A resident of the "Far Side of Paradise" in critic Andrew Sarris' groundbreaking 1968 study of Hollywood film, Anthony Mann forged a successful career helming genre pictures whose artistry often put Hollywood's avowed "prestige" films to shame. Though his crime movies and Westerns never won Mann prizes in his lifetime, he earned the adulation of the 1950s French critics and ensuing generations of cinéastes for his integration of character insight and settings, as well as his skill with action.
Provided by Rovi
Born in Southern California, Mann relocated to New York City with his family when he was ten. An aspiring actor from childhood, Mann quit high school in 1923 after his father died. Soon after his Broadway debut as a walk-on, Mann moved to larger roles on and off-Broadway. Along with acting, Mann also worked as a production manager, stage manager, and set designer, but he realized by the 1930s that directing was his preferred vocation. Mann's relative success as a Broadway director attracted Hollywood's attention by the late '30s. Producer David O. Selznick hired Mann in 1938 to be a talent scout and casting director, giving Mann his first taste of film directing as the supervisor on screen tests for Gone With the Wind (1939), Rebecca (1940), and Intermezzo (1939).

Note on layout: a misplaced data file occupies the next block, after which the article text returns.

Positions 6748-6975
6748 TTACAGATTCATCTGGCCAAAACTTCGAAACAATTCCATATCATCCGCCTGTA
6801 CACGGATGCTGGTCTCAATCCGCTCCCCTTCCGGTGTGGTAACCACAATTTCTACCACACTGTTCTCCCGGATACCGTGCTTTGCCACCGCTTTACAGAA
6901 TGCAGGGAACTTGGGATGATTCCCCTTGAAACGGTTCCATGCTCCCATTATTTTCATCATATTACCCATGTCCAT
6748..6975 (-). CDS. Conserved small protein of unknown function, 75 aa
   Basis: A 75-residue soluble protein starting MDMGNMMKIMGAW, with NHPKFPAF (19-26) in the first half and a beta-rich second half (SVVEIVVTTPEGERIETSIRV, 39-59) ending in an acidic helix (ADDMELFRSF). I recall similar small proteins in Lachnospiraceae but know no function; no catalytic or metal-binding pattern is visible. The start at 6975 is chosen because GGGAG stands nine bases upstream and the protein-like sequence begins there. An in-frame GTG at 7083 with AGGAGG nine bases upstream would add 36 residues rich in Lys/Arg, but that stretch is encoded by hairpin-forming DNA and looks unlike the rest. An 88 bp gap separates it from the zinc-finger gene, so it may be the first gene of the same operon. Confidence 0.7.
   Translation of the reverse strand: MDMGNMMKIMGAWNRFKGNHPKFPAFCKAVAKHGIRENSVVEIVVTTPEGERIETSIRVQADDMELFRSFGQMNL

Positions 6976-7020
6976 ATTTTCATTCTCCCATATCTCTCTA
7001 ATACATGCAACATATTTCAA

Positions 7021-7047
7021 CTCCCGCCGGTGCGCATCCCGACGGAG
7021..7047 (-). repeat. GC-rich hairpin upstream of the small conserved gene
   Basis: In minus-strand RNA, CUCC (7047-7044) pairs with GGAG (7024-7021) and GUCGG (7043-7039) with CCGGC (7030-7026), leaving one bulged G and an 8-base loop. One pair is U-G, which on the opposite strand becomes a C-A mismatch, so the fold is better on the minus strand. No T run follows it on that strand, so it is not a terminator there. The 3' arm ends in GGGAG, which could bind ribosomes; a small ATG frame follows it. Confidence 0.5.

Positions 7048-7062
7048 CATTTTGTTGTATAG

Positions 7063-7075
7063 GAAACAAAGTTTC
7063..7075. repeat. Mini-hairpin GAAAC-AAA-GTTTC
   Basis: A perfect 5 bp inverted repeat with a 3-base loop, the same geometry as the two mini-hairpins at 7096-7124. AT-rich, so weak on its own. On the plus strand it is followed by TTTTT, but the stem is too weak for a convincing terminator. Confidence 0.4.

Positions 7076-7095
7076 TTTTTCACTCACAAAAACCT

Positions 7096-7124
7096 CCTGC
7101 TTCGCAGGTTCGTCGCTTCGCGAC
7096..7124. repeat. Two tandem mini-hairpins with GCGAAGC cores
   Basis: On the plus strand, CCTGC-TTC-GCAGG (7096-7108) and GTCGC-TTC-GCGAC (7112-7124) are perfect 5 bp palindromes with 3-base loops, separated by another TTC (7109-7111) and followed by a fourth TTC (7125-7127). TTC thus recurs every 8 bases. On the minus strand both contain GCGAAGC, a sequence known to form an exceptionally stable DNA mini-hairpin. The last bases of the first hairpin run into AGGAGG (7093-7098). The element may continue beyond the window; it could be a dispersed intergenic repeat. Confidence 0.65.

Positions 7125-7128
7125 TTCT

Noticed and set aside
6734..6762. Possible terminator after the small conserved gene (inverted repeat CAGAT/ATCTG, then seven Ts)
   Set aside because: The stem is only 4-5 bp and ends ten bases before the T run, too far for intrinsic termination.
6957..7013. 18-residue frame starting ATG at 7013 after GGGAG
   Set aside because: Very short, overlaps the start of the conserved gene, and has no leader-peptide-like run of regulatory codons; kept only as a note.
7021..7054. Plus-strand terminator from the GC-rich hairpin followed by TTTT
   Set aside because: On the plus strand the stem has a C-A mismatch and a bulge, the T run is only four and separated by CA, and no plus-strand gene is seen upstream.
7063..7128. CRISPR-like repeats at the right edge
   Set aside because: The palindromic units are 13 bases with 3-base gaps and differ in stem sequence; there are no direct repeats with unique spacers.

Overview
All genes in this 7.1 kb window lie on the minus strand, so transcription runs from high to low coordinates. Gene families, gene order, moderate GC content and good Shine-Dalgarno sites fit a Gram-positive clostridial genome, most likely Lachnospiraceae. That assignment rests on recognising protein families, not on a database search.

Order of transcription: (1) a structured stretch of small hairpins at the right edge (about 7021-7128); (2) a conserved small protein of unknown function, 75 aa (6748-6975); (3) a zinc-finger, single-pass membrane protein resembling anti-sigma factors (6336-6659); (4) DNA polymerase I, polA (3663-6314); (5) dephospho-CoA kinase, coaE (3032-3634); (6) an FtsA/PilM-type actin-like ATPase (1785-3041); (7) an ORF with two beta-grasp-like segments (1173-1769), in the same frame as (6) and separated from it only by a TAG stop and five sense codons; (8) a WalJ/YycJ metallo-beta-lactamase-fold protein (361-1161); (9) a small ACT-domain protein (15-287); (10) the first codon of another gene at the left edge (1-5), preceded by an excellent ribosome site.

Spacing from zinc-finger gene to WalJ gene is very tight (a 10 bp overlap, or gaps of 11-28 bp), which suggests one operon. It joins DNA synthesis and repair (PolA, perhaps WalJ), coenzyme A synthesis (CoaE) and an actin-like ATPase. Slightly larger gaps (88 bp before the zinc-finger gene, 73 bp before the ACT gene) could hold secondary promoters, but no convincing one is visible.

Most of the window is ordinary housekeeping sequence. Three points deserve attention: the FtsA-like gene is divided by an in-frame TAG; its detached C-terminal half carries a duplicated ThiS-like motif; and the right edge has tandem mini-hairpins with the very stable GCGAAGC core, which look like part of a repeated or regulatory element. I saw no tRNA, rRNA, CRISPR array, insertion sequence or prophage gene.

Moving to Paramount in 1939 (and changing his name), Mann served as an assistant director for several years, working on such films as Preston Sturges' Sullivan's Travels (1941). Mann finally got his chance to direct with the low-budget Dr. Broadway (1942). Cutting his teeth on a series of B-thrillers and musicals for Paramount, Universal, RKO, and Republic Pictures, Mann learned to make the most of the thin scripts he was assigned by using lighting, camera angles, and camera movement to enhance what little story there was. Mann's style increasingly matured in a series of sharp black-and-white, film noir-thrillers from 1947 to 1950. T-Men (1947), his first real success, featured an ominous, location-shot urban atmosphere that gelled with a story of government agents' infiltration of a crime ring, while Desperate (1947) contained the archetypal noir image of a violent beating lit by a sole swinging light. Raw Deal (1948) highlighted Mann's tough, economical, yet expressive narrative talent in a harsh revenge story featuring a memorably psychotic Raymond Burr. Though his name was not on it, He Walked by Night (1948) bore Mann's touch in its semi-documentary, expressively lit examination of a master criminal and the cops on his trail.